Michael Bloomberg on Sunday reversed his longstanding support of the controversial "stop-and-frisk" police strategy ahead of a potential Democratic presidential run, a policy he embraced as New York's mayor even though it disproportionately impacted people of color.
Addressing a black church in Brooklyn, Bloomberg said the practice often led to the disproportionate detaining of blacks and Latinos. He added that he "can't change history" but now realizes "I was wrong."
If anyone was wrongly stopped by police, "I apologize," he said.
Bloomberg's reversal is a notable recognition of the power and importance of black voters in the Democratic Party and the fact that his record on stop-and-frisk could be one of his biggest vulnerabilities should he launch a White House run.
The stop-and-frisk practice gave police wide authority to detain people they suspected of committing a crime. Bloomberg aggressively pursued the tactic when he first took over as mayor in 2002.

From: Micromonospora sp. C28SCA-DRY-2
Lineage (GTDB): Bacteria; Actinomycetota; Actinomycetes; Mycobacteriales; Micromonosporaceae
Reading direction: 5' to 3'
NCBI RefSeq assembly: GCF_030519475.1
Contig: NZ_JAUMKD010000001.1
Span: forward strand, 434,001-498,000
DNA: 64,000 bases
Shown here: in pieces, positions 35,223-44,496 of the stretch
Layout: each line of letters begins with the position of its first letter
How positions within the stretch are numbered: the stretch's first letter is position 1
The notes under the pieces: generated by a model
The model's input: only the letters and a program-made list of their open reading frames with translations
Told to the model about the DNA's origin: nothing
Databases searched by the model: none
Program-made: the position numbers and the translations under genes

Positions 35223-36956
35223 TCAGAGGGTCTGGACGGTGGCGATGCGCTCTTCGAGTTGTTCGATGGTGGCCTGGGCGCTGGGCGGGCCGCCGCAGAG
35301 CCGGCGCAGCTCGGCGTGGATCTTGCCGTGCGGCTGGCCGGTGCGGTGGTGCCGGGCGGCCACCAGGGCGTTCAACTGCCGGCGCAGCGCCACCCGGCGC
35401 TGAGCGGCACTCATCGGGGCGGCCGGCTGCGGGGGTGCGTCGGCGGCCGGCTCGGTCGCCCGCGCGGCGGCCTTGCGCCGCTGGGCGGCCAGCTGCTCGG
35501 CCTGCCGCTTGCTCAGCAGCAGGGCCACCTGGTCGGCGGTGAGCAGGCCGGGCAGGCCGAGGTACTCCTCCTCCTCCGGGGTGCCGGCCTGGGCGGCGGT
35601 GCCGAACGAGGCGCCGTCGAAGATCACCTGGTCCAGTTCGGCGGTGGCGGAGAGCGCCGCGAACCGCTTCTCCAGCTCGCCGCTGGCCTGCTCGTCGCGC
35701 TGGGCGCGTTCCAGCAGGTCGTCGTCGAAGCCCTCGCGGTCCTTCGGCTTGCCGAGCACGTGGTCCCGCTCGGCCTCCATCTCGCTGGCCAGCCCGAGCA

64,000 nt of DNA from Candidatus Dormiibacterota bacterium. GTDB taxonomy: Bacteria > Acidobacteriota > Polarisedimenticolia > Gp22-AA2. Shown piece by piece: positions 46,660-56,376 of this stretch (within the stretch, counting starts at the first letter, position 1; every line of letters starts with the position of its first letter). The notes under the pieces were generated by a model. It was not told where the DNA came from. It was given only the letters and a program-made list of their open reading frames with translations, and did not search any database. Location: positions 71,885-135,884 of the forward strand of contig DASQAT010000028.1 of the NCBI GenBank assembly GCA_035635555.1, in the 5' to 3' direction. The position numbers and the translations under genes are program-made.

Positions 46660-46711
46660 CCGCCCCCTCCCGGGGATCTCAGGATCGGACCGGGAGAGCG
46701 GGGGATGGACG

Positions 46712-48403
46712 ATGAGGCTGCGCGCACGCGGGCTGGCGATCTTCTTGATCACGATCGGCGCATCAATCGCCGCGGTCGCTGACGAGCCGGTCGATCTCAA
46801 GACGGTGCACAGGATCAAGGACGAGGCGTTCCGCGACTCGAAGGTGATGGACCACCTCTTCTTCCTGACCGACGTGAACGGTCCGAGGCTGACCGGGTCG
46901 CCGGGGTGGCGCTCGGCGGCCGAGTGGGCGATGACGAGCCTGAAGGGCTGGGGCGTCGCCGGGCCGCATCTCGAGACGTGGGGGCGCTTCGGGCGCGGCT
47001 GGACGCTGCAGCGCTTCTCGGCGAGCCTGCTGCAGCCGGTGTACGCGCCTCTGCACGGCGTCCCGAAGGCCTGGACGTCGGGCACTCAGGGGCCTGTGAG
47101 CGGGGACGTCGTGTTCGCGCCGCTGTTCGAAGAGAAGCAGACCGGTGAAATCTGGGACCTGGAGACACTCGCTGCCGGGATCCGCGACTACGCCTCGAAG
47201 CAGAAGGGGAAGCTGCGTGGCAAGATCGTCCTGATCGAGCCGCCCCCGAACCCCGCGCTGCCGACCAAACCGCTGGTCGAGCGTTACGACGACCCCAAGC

Under the program, New York City police officers made it a routine practice to stop and search multitudes of mostly black and Hispanic men to see if they were carrying weapons.
Police claimed that people were only targeted if officers had a reasonable suspicion that they were breaking the law.
But while the searches did lead to weapons being confiscated, the overwhelming majority of people who were detained and frisked were let go because they hadn't done anything wrong.
Many men found the encounters humiliating and degrading, and statistics showed that minorities were far more likely to be subjected to such a search.
Mayor Bill de Blasio made ending stop-and-frisk a centerpiece of his first run for office.
Bloomberg told the congregation Sunday that he wants to earn back the trust of black and Latino communities.